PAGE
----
public class Stack <T> {
........private int maxSize;
........public Stack(int maxSize) { ... }
........public void push(T t) {.... }
........public <T> pop() {... }
Abstract Class abstract class Collection[T](val max : Int) {
....def add(t : T) : Unit
....def get(index : Int) : Int
abstract public class Collection <T> {
........abstract public void add(T t);
........abstract public <T> get(int index);
Exception Try { .... }
match { Success(res) =>{}
... case Failure(e) => {}
try { .. }
catch( NullPointerException ex) { ..}
catch( Exception ex) { ...}
Bounded type
class List[T <: Float] {  ... }
class List[T >: Node] { ...}
public class List<T extend Float> { ... }
public class List <T super Node> { .... }
class List[+T] {}
class List[-Node] { ...}
public class List<? extends T> { ... }
public class List<? super Node> { .... }
For loop
for( i <= 0 until n) { .. } for( int i = 0; i < n; i++) { .. }
for(index <- indices) { ... }for(int index : indices) { .. }

Key differences

There are quite a few important and tricky programmatic difference between Scala 2.11 and Java 7
  • == In Scala == compares instances similarly to equals. In Java == compares the reference to instances
  • Comparable integer java.lang.Integer supports comparable interface while scala.Int does not
  • Static method Java supports explicit static methods. Scala does not, although static methods are implicitly defined as method of objects (Singletons)
  • Inner class In Scala, Inner class are accessed through the reference Self to the outer class. Java accesses Inner class through the Outer class
  • Checked exceptions Scala does not support Checked exceptions, Java does.
  • Primitive types As a pure object oriented, Scala does not support primitive types. Java does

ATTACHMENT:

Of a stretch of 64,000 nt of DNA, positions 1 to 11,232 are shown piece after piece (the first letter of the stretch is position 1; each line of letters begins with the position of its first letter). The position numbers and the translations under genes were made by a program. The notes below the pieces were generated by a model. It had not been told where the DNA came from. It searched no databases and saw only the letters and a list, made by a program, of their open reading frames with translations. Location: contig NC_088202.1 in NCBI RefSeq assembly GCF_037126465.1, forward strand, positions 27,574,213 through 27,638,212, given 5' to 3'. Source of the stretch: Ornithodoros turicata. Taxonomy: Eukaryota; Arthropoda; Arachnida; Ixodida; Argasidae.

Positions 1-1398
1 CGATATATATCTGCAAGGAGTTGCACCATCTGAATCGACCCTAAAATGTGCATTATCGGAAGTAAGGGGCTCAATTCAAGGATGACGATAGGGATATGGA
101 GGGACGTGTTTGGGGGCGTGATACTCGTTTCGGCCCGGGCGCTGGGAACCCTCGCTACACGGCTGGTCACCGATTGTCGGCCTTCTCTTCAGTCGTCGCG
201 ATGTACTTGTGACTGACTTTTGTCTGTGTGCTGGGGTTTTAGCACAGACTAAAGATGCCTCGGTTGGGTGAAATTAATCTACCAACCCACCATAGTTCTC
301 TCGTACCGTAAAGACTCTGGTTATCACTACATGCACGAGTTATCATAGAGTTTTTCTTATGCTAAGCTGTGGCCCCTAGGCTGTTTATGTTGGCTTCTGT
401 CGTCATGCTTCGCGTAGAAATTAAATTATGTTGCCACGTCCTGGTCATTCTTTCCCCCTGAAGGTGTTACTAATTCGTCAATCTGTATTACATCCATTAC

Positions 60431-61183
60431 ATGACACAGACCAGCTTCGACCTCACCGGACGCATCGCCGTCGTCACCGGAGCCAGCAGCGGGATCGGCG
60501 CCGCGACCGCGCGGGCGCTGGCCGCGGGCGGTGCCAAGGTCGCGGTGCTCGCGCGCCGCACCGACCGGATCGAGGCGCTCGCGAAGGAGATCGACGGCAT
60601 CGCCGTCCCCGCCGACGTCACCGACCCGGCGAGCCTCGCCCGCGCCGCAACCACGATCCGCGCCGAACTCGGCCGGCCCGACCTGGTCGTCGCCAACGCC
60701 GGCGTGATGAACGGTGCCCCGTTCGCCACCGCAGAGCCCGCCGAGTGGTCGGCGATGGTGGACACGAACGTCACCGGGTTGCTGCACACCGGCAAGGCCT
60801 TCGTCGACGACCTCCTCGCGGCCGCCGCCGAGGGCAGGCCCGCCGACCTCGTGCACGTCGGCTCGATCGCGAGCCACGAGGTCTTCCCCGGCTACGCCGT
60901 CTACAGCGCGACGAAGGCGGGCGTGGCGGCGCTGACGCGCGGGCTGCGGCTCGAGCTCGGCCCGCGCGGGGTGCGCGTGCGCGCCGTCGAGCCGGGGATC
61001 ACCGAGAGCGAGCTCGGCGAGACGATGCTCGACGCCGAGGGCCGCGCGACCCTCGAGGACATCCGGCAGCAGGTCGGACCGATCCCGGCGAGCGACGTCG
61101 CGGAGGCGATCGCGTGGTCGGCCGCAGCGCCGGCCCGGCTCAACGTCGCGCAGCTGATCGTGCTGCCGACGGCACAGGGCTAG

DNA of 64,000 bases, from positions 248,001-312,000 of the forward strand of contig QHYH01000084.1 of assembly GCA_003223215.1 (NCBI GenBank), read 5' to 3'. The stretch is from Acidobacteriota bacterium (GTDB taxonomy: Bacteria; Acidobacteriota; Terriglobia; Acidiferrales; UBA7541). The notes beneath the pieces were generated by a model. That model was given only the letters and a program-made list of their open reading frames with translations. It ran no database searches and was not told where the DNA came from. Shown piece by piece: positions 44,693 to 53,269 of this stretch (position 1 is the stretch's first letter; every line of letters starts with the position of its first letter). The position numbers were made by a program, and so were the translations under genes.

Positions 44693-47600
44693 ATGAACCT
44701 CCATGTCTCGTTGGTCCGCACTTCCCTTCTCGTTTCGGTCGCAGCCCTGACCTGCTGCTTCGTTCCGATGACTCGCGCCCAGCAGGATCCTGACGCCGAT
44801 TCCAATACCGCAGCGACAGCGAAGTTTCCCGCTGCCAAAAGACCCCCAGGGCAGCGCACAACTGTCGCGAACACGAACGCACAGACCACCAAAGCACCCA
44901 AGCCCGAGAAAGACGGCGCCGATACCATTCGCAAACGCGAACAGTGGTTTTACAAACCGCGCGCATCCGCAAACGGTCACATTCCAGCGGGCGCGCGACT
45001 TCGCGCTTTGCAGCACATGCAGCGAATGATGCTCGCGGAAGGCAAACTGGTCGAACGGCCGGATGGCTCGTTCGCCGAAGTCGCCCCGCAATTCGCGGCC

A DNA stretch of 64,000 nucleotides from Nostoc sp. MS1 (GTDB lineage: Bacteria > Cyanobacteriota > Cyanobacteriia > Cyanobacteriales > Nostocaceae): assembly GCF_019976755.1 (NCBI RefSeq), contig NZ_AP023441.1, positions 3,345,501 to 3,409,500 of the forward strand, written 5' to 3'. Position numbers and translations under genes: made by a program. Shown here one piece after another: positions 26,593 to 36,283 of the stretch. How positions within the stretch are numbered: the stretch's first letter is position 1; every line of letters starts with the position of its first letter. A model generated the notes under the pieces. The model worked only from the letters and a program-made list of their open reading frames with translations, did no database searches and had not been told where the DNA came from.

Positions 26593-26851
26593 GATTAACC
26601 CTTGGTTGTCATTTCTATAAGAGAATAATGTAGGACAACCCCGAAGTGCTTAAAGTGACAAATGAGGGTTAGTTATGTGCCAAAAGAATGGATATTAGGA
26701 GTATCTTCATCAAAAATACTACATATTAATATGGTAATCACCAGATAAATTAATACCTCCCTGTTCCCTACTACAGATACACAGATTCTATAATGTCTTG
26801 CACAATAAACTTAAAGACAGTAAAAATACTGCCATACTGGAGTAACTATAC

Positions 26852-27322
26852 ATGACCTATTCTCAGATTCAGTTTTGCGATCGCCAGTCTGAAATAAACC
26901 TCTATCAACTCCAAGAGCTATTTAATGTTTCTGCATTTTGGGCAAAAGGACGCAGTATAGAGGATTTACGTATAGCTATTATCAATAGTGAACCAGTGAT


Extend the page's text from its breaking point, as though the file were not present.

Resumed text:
• Expression as a value As a functional language, Scala defines expressions such as if ... else ... as value, that can be evaluated and assigned to. Java does not
  • Immutable collections Scala supports immutable collections by default. Java does not.
  • Localized imports and type aliases Scala has scoped import and type aliases. Java does not
  • Explicit operator overloading Scala allows developers to overload operator through the definition of new methods. Java does not.
  • Actor Scala provides full parallelism with actor and immutable messages. Java does not.
  • Futures Scala futures are asynchronous and can be updated thorough promises. Java does not support the concept
  • Higher order kind Scala has higher order kind, such as Monad. Java does not
  • Tail recursion (or elimination) Scala supports tail recursion in order to avoid stack overflow. Java does not
  • Monad and functors are core concept in Scala, but not in Java.

Note This comparative analysis relies on version 2.11.x of Scala language and Java 7. Future version of Scala and Java may produce a slightly different result.

So much more....
This post barely scratches the surface of the capabilities of Scala which include
  • Futures
  • Partial functions and partially applied functions
  • Dependency injection
  • Monadic representation
  • Macros
  • View bounded type parameterization
  • F-Bounded polymorphism
  • Closures
  • Delimited continuation
  • Method argument currying

Programming in Scala - Odersky, Spoon, Venners- Artima 2007
Scala for the Impatient - C. Horstman - Addison-Wesley 2012